One of the most popular water based science experiments for kids in recent years is a water wall; take the fun a step further by creating a siphon water coaster! This project will introduce your kids to the concept of siphons and atmospheric pressure. It’s also is a great activity for a hot summer day.
We made two versions of thee siphon, one where we siphoned directly from top of the upper jug and one where we poked a hole near the bottom of the upper jug and sealed it with clay. Both versions work and are shown in the video. The instructions below are for the first version. The only benefit of poking a hole in the upper jug is that the siphon is a little easier to start using the bulb syringe. The downside is that it leaks!
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Science Experiments for Kids: Siphon Water Coaster
- 8’-10′ length of clear tubing. Here is the size we used.
- Food coloring/ liquid watercolors
- (3) 1 Gallon water jugs
- Utility Knife (adult use only please!)
- Zip Ties
- Small colored gravel, this kind would look awesome!
- Bulb Syringe or Turkey Baster
- Step One Prepare your upper water container. Take one of your gallon jugs and cut off the top to make it easy to refill. Now poke two holes near the top to use to hang it on the fence. Place a zip tie through each of the top holes and secure the jug in place on the fence (it will be heavy when filled with water). This will be your starting point.
- Step Two Place one end of the tubing into the top jug. Make sure the end of the tubing is touching the bottom of the jug interior. Fill jug with water and add food coloring. Add some fine gravel to the bottom of the jug.
- Step Three Start securing the tubing to the fence in a slight downward position to create a “roller coaster” look. Add zip ties to hold the tubing in place. You can create a loop BUT loops are harder to suction using a bulb syringe (see tips section). Make sure that end of the tubing is lower than the tubing start point. Add a gallon jug at the end of the tubing to catch the siphoned water. Have a 2nd jug nearby to use when transferring water back up to the start point. Keep the tubing end loose enough to be able to lift it higher than the tubing start to stop the siphon.
- Step Four Squeeze your bulb syringe and hold it in the squeezed position while you insert it into the end of the tubing. When you are ready to start your siphon release the syringe. The suction should pull the water through the tubing. Try again if it doesn’t work at first. Remove the bulb syringe and position the end of the tubing to dump into the jug at the siphon end. Your siphon should be flowing!
- Step Five Continue adding water to the top container to keep the siphon flowing. Suck up the fine gravel and watch it move through the tubing! Recycle the water by switching out the bottom jugs and refilling the top jug as necessary. To stop the siphon lift the end of the tubing higher than the start point. Viola! It stops.
- Don’t make the upward climb too high or too loopy. The bulb syringe will not be able to create enough suction to pull water through a super steep incline. If you decide to create a more complex siphon with lots of climbs and loops it can still work but you will have to use lungpower to suck it through the tube to get the siphon started. You will also get a mouthful of water!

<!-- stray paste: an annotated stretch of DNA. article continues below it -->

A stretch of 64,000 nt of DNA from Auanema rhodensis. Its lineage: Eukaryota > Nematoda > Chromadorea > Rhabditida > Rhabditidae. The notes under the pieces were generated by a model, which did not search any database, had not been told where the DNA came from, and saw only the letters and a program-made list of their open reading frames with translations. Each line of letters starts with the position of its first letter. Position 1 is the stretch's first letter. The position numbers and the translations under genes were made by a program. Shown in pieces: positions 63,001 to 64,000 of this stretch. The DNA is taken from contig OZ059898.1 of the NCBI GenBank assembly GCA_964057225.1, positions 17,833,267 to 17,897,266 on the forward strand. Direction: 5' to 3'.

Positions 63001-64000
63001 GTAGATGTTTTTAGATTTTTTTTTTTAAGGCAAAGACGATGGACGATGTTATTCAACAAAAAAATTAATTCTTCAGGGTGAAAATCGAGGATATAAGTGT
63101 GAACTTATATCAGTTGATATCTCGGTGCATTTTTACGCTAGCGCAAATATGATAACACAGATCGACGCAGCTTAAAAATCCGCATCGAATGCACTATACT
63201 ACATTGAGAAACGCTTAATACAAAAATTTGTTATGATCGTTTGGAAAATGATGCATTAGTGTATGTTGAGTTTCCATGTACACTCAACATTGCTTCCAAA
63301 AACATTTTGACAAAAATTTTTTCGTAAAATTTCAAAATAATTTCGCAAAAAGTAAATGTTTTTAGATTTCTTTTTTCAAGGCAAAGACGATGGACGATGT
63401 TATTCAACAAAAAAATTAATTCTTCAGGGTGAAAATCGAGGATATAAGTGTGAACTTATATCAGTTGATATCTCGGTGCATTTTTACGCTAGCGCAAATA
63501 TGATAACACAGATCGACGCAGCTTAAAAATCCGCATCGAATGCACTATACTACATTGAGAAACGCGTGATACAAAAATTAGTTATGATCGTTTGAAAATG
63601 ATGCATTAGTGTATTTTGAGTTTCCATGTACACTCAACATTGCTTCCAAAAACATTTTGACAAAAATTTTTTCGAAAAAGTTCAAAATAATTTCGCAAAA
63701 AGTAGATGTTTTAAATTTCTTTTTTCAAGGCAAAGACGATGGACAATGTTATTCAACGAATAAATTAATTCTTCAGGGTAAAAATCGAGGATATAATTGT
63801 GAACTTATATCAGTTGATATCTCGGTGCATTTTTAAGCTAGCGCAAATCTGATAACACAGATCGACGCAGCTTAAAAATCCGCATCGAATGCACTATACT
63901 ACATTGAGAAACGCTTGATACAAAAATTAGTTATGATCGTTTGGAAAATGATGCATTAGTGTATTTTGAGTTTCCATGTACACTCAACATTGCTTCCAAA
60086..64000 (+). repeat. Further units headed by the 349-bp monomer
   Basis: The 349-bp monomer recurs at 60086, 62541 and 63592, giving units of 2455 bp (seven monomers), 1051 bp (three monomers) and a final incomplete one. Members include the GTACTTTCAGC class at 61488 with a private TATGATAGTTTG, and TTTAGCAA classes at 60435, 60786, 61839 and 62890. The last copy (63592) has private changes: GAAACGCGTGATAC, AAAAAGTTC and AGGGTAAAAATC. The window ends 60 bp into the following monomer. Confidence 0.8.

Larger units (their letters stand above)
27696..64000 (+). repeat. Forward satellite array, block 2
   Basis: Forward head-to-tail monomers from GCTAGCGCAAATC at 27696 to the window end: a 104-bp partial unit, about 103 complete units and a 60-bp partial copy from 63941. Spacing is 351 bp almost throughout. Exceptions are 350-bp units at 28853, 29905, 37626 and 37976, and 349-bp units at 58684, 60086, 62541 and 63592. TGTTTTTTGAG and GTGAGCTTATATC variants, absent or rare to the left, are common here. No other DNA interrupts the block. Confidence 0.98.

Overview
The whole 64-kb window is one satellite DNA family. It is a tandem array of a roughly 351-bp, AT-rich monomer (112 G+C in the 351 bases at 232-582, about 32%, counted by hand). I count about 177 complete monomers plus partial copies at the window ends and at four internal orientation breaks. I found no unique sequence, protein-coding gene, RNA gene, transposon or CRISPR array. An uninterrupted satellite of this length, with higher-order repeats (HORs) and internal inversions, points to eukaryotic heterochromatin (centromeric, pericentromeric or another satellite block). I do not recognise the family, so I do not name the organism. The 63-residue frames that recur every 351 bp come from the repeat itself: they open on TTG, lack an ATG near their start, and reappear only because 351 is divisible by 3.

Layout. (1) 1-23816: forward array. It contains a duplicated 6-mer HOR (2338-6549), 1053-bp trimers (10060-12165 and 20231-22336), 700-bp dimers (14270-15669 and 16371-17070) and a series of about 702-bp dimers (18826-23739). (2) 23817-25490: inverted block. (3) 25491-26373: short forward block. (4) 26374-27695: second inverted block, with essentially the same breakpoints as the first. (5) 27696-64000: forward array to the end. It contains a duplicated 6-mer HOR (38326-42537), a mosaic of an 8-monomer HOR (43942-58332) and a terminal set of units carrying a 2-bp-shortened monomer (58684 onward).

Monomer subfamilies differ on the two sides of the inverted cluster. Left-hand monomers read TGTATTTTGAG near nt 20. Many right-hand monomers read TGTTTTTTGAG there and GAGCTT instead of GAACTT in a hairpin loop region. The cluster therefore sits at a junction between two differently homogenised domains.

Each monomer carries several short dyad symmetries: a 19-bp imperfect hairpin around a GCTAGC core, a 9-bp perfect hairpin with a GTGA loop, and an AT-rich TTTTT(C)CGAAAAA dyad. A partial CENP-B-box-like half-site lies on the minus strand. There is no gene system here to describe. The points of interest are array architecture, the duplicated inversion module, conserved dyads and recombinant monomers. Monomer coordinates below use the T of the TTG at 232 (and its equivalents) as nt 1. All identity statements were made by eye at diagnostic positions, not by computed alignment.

- Don’t put the zip ties too tightly around the tubing or you will restrict water flow.
- Do make sure there are no kinks in your tubing that will restrict water flow.
- If you have a vertical fence like ours you can adjust the tubing up and down to fine-tune the siphon.
- Do make sure the siphon end is below the start point. That is the number one rule of siphons!
- Use sprinkles instead of gravel, however, be aware that sprinkles lose color and dissolve in water so they will make the water gray and a little oily.
- Dump the water in plants at the end of the project!
WET Design. WET Design is a design company that creates masterpieces with water. They have designed incredible water features for public spaces around the world. If you have ever seen the dancing water fountain in front of the Bellagio in Las Vegas you have seen their incredible work in action. Our siphon coaster is a simple science project that gets kids thinking about the possibilities of working/playing/creating with water.
Hands down this is THE hardest project I have ever had to photograph. It’s not the prettiest sight you’ll ever see and the project goes quick BUT it is a lot of fun! Watching the gravel zip through the plastic tubing is a great demonstration of just how quickly water can move. Siphons are also one of those great scientific phenomenon that feel a little magical. My son loved watching the water and gravel move back and forth with the air pressure created by the suctioning.
After this you might want to go forth and make thee a water wall! There are so many fabulous ideas for water walls on the web. Here are a few to start with:
- Plastic Water Wall from The Chocolate Muffin Tree: http://www.thechocolatemuffintree.com/2011/08/our-plastic-bottle-water-wall.html
- Portable Water Walls from Fun-A-Day http://fun-a-day.com/portable-water-walls/
- DIY Water Wall from Tinkerlab: http://tinkerlab.com/diy-water-wall/
And if your child loves working with water or just splashing and playing with water you should probably own one of these. I’m finally getting one this summer!
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